Thanks for your recommendations, Neil Smiley. To answer your query, I am looking for works in the general style of Rachmaninov, not in any specific style of one of his works. Where have you heard Finnissy's PC 2? I thought Finnissy was a rather avant-garde composer, as far away from Rachmaninov as you could get, but maybe I'm wrong...
Report Spam   Logged
Neil McGowan
Level 7
*******

Times thanked: 72
Offline Offline

Posts: 1294



View Profile
« Reply #13 on: October 06, 2012, 10:53:40 pm »

Thanks for your recommendations, Neil Smiley. To answer your query, I am looking for works in the general style of Rachmaninov, not in any specific style of one of his works. Where have you heard Finnissy's PC 2? I thought Finnissy was a rather avant-garde composer, as far away from Rachmaninov as you could get, but maybe I'm wrong...

I, err, programmed it in a music festival I work with Smiley It was performed - somewhat at his own prompting, I might add - by British pianist Jonathan Powell, with the Vremena Goda Chamber Orchestra, conducted by Vladislav Bulakhov (Russian premiere), at the Moscow Conservatoire in November last year (2011).  (The link in the creative process here is Viktor Bunin - who was not only the soloist in the Golubev all those years ago, but was sitting last November in the front row for his protege Powell's performance of the Finnissy. Belova, too, was in the audience).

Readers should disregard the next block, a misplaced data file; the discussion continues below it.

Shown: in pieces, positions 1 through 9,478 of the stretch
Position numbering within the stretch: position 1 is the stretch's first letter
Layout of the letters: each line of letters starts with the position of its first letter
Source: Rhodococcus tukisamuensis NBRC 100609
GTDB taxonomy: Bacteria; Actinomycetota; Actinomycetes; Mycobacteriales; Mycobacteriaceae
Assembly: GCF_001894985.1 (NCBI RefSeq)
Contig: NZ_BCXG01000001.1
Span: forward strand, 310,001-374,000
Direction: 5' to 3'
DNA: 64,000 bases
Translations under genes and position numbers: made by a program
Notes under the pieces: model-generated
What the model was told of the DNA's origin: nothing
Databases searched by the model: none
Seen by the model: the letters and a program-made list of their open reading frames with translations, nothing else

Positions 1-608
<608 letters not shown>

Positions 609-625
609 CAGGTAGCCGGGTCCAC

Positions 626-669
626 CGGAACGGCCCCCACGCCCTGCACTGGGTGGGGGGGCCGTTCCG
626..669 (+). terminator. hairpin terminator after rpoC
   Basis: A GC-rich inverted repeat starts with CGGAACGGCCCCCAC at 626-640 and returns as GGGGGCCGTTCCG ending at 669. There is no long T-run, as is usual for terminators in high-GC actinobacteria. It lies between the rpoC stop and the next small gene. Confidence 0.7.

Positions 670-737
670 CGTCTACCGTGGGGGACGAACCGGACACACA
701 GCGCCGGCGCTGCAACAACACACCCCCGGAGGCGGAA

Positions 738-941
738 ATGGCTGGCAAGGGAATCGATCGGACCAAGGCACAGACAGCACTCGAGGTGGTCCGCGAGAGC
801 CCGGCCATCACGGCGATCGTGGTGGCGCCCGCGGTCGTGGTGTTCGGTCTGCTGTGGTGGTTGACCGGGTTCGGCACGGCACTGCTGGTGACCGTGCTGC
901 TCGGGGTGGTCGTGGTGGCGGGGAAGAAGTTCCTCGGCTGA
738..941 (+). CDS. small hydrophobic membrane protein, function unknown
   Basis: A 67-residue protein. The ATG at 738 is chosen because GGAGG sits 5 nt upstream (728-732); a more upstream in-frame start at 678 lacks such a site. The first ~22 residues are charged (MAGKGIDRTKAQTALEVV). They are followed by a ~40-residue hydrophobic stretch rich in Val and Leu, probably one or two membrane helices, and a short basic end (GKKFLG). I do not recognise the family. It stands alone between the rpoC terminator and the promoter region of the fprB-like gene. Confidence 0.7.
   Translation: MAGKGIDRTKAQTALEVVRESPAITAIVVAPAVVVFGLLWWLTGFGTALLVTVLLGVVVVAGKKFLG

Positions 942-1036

Finnissy is certainly an unabashedly modern composer, yet he has an abiding love and respect for music of other eras, which often provides the 'launch pad' for his own work. For example - as a rather formidable pianist himself - he's written many 'piano variations' in the great C19th tradition of such works - such as Liszt's many examples of 'concert paraphrases' of opera works. Finnissy's sets include two different sets of concert paraphrases of George Gershwin songs (which are more-or-less recognisable as Gershwin), a set of paraphases of Verdi Opera numbers (which are clearly inspired by the operas, but perhaps not immediately recognisable in their new and rather extreme paraphrases), and some more based on Rossini.  There are also some based on William Billings, but I've never heard or seen them.

Very worthwhile music indeed, although not intended to be 'easy'. I was very pleased that we got such strong support from the Conservatoire for the programme, and we received a lot of warm comments after the performance - from an audience who don't hear modern British music from one year to the next (unless, ehem, we've programmed it).  The orchestra has a strong commitment to 'doing new stuff', and actively commissions new work - in fact Belova's 'Checkmate' was another piece first performed by our orchestra, while on tour in St Petersburg a few years ago.

By way of balance, I ought to mention that the rest of the 'English' program we did included some arias by Mozart's billiards-partner Stephen Storace (which I edited for the occasion), and Elgar's 'Sospiri', and some C17th incidental music by William Brade - a Brit who worked almost exclusively in Germany. Quite a mixed bag, overall Smiley
Report Spam   Logged
kyjo
Guest
« Reply #14 on: October 06, 2012, 11:23:22 pm »

Interesting! Thanks, Neil Smiley!
Report Spam   Logged

Pages: [1] 2 3   Go Up
  Print  
 
Jump to:  

Powered by EzPortal
Bookmark this site! | Upgrade This Forum
SMF For Free - Create your own Forum

Buy traffic for your forum/website
traffic-masters
Powered by SMF | SMF © 2016, Simple Machines
Privacy Policy